For a symmetrical arrangement of the sensors S1 and S2 around the heating element H, the curve drawn for Th (v) is symmetrical about the T axis and ΔT (v) is symmetrical about the origin. It follows from FIG. 1c that the velocity v of the fluid flow 2 can be unambiguously determined by measuring the temperatures of the sensors S1 and S2. The precise shape of the curves in FIG. 1c depends on the heat generated by the heating element H, as well as on the heat transport as a consequence of conduction and radiation, and calibration will therefore be needed.
It is observed that in the arrangement according to FIG. 2a, also sensors S1 and S2 may be heated. Of course, in that case other temperature profiles than shown in FIGS. 1b and 1c will arise but these other temperature profiles will still unambiguously define the fluid flow 2 in channel 1.
FIG. 1d shows an alternative embodiment of the microphone according to the invention. Instead of the application of one heating element H accompanied by two sensors S1 and S2 as shown in FIG. 1a, the microphone may also be based on the application of two sensors S1 and S2 only, albeit that, then, at least one of the sensors S1, S2 need be heated relative to the temperature of the fluid flow 2.
FIG. 1e shows three temperature profiles which may occur in the arrangement according to FIG. 1d. Curve a in FIG. 1e represents an equilibrium state in which no fluid flow is present. For curve a it is assumed that both sensor S1 and sensor S2 are heated to the same extent, however, that is not strictly necessary. Even when the sensors S1 and S2 are differently heated an unambiguously defined curve exists to which the microphone can be calibrated. Curve b represents a state when fluid flow 2 is directed to the right, i.e., from sensor S1 towards sensor S2. Then, sensor S1 is more cooled by fluid flow 2 than sensor S2 since the fluid flow transports heat from sensor S1 to sensor S2. Curve c represents the state in which fluid flow 2 is directed in the opposite direction, i.e., from sensor S2 to sensor S1. The arrangement according to FIG. 1d is expected to have better high frequency performance in the audible range than the arrangement according to FIG. 1a. However, the arrangement according to FIG. 1a is the most sensitive one since two sensors are used.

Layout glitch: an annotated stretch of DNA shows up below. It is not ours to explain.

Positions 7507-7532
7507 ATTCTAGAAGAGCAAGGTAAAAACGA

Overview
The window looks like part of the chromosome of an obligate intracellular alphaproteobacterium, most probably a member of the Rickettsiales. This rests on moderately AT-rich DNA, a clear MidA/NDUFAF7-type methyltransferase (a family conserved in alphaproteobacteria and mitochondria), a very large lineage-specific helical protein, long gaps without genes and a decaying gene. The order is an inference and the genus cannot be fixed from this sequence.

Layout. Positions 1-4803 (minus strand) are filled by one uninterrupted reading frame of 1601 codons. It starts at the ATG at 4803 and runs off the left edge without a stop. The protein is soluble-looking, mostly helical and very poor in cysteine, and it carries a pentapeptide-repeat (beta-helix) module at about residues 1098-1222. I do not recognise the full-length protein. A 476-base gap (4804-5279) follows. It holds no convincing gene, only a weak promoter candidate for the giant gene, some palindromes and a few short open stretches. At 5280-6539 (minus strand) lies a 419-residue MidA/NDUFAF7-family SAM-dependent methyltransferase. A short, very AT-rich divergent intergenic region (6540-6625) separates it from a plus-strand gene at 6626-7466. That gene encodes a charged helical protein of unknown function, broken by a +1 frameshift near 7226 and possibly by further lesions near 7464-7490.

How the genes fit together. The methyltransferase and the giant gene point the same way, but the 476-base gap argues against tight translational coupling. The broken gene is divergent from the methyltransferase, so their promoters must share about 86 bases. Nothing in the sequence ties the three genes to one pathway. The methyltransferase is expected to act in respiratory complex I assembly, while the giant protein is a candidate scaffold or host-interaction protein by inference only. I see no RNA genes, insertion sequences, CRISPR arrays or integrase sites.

In the arrangement according to FIG. 1d, heating of either sensor S1 or sensor S2 may be omitted. The arrangement operates also properly when only one of the sensors S1 or S2 is heated and the other one is used as a non-heated sensor. In such a latter arrangement, the heated element need not even be used as sensor, i.e., it may be sufficient to detect the (varying) output signal of one of the elements S1 or S2 only and use the other element only as a heater. This situation is indicated by "H/S2" in FIG. 1d, meaning that the most right element may be either sensor S2, heating element H, or both.
FIG. 2a shows a top view of a practical embodiment of the fluid flow arrangement according to FIG. 1a. Further data on this sensor are given, for example, in T. S. J. Lammerink, et al. Micro-liquid flow sensor, Sensors and Actuators A, 37-38 (1993) 45-50. The channel 1 can be arranged on a silicon disc 300 μm thick. The height of the channel 1 (as seen in the side view in FIG. 1a) is, for example, 250 μm, whilst the width of the channel 1 (as seen in FIG. 2a) is, for example, 1000 μm. The heating element H and the two sensors S1 and S2 preferably consist of thin SiN strips having a thickness of, for example, 1 μm, on top of which a metal layer has been vapour-deposited. Said metal layer can, for example, comprise a layer of CrAu having a thickness of 200 nanometres. However, other materials are possible, for instance a pn junction. A plurality of metal layers lying on top of one another are also possible. The heating element H and the two sensors S1 and S2 thus comprise strips of a predetermined resistance value floating freely in the channel 1. Said resistance values are shown in FIG. 2a by the letters Rh, Ru and Rd for the resistance element H, the temperature sensor S1 and the temperature sensor S2, respectively. The resistance strips R1 and R2 are arranged in order to form an electronic measuring bridge, as will be explained with reference to FIG. 2b.